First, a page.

Overwork and stress are the op workplace complaints, but violence is now reported by a third of workers
A TUC survey of 5,000 workplace safety representatives found that complaints of overwork and stress were cited as a major concern by 55 per cent of respondents.
They were closely followed by repetitive strain injury (37 per cent), display screen equipment (34 per cent), back strains (31 per cent) and violence and threats (30 per cent).
The top four hazards have headed the TUC's biennial poll since 1996, but this is the first time that violence has been ranked in the top five.
TUC general secretary John Monks said: "Stress is still the biggest health and safety problem facing workers; and RSI and back strain are major problems too. The increase in worries about violence - which reflects actual increases in the number of assaults on workers - is especially troubling."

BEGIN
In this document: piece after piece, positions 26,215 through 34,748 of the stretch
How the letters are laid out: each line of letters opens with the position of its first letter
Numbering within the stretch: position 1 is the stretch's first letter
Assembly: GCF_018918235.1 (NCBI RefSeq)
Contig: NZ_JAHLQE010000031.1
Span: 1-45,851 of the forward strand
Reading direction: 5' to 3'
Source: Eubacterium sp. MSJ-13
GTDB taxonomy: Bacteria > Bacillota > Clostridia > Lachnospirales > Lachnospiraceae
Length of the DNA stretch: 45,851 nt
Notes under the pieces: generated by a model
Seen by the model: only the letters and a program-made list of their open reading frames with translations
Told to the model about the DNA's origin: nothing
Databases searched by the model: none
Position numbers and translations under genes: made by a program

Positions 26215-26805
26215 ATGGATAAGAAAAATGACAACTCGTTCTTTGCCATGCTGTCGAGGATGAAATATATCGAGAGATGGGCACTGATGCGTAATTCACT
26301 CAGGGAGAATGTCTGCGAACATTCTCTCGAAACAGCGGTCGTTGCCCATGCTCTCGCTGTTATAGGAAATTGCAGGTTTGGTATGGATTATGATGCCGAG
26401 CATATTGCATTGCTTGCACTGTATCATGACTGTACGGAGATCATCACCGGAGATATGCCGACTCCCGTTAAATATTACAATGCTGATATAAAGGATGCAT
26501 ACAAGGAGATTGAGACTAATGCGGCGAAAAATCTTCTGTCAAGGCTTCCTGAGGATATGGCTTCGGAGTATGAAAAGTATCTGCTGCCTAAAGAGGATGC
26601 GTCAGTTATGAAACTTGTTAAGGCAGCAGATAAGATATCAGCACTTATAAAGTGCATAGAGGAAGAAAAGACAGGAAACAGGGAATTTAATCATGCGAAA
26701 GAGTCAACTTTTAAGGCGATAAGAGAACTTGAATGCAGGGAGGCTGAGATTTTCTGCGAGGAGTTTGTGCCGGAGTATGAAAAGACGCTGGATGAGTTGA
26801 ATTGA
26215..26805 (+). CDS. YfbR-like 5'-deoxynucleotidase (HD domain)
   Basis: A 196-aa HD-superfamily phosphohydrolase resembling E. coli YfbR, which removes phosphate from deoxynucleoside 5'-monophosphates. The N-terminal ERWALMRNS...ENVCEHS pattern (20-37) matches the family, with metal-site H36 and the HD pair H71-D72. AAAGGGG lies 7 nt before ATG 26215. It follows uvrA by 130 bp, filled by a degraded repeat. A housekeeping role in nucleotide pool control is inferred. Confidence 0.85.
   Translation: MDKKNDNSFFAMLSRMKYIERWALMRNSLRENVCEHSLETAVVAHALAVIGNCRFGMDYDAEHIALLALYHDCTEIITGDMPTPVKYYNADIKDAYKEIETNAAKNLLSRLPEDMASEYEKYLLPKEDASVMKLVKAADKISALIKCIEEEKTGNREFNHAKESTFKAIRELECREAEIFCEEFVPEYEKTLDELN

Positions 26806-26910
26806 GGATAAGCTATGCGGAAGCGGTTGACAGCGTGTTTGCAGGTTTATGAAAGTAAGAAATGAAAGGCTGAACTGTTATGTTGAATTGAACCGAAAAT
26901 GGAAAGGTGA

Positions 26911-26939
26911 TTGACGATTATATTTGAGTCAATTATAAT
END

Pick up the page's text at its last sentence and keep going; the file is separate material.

The union body has also revealed that work overload is the main cause of stress at work across Britain.
The survey found that 80 per cent of its safety representatives who reported that stress was a problem at their workplace said workload was a major cause, with half of the reps also citing change and staff cuts as factors.
The worst industry for stress was central government (72.5 per cent of safety reps in government were worried about the effects stress was having on their colleagues).
Banking, finance and insurance (72 per cent) was next, followed by education (71.5 per cent), the health service (61.2 per cent), construction (15.3 per cent) and manufacturing (30.8 per cent), where safety reps were the least likely to notice stress as a workplace hazard.
Regionally, the South East was the most stressed part of the country, followed by the South West, London, Wales and Scotland.
East Anglia was the least stressed out region, but even so, nearly half (49.2 per cent) of safety reps said stress was one of their main concerns.